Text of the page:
Tyler Cowen, the libertarian leaning economics professor at George Mason, riffs on an argument about financial regulation made by Edward Conrad — the now slightly infamous former Bain Capital employee who has turned into a high profile defender of economic inequality:
I would stress that the real problems come when the overwhelming majority of banks go heavily long on some fairly simple assets — usually real estate — in an overly optimistic way. Think Ireland, Iceland and the United States during the last crisis, among many other instances. Once the short-term debt behind those banks starts to unravel, all hell breaks loose and the central bank can at best limit but not stop the carnage. That is the main problem financial regulation should be trying to address and it isn’t easy.
I am much less worried about “rogue trades” or “rogue investments” at individual banks (or non-banks), even very large ones. Such trades surely exist: think LTCM or even Continental Illinois. Ex post, there is usually a way to plug the gap, if only by having the Fed backstop a deal. After all, the rest of the banking system is sound in these scenarios. Prop trading may increase the chance of this second problem, but arguably it decreases the chance of the first and larger problem.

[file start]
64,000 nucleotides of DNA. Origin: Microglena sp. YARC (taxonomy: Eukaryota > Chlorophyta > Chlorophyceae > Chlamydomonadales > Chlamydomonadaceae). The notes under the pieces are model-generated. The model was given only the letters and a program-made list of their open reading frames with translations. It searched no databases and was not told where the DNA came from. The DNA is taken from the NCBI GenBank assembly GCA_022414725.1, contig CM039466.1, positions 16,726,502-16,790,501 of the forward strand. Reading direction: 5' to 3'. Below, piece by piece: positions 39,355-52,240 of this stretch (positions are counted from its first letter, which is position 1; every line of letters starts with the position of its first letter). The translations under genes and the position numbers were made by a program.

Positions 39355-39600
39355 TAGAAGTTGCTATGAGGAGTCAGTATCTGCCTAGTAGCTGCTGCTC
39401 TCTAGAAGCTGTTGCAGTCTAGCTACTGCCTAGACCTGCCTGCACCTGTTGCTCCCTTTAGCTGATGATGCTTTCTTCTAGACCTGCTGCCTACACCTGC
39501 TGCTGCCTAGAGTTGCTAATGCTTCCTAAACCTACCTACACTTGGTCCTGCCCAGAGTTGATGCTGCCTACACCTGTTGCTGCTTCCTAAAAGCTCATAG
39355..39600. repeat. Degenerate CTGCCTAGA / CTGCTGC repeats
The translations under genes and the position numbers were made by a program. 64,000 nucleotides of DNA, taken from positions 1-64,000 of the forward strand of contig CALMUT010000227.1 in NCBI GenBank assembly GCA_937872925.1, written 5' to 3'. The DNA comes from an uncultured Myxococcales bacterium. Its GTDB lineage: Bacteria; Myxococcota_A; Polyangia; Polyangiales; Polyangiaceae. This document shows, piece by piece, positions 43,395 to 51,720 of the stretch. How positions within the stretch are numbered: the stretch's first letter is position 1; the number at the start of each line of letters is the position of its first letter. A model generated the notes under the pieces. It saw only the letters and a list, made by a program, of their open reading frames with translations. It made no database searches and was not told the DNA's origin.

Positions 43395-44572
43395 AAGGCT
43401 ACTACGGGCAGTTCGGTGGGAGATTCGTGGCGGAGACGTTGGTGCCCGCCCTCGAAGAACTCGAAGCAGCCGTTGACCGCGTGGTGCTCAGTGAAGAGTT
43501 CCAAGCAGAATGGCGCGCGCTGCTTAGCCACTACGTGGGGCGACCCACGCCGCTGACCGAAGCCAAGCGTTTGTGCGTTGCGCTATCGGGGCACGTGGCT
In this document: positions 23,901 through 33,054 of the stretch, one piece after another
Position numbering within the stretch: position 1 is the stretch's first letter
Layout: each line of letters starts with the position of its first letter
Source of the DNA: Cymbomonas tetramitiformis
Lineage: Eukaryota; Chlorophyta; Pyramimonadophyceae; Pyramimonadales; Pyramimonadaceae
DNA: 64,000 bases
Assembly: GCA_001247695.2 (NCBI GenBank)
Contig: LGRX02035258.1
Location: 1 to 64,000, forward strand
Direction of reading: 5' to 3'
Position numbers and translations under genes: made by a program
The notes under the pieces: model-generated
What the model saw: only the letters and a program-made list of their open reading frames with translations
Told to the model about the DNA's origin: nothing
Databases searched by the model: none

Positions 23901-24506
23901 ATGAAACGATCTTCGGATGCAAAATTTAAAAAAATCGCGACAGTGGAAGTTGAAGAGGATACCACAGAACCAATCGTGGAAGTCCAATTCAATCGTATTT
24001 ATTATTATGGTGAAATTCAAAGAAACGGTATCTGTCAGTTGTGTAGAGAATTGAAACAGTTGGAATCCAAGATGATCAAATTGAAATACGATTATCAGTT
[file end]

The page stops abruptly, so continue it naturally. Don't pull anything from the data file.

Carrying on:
Basically the problem is that the financial system (which, importantly, includes many non-banks) is both systematically long certain assets — not just real estate, but usually corporate debt as well — and has come to rely more and more on short-term funding for their activities.
To provide an illustrative contrast, JPMorgan’s big trading loss came from a division of the bank funded from deposits, which are not the one-day funds that drove,say, Lehman Brothers’s bubble-fueled and bubble-fueling action in just about every part of the mortgage market, from funding mortgages to securitizing them and moving them to investors.
So, while the actions of JPMorgan’s Chief Investment Office are certainly damaging to the bank and raise serious questions about its risk management, the combination of optimism on housing prices and very short term funding almost destroyed the world financial system.
This does not so much eliminate the case for rather intensive regulatory reform; instead, it changes the focus. For example, Morgan Ricks, a former Treasury Department adviser, has written on precisely the issue of getting banks to embrace longer-term financing.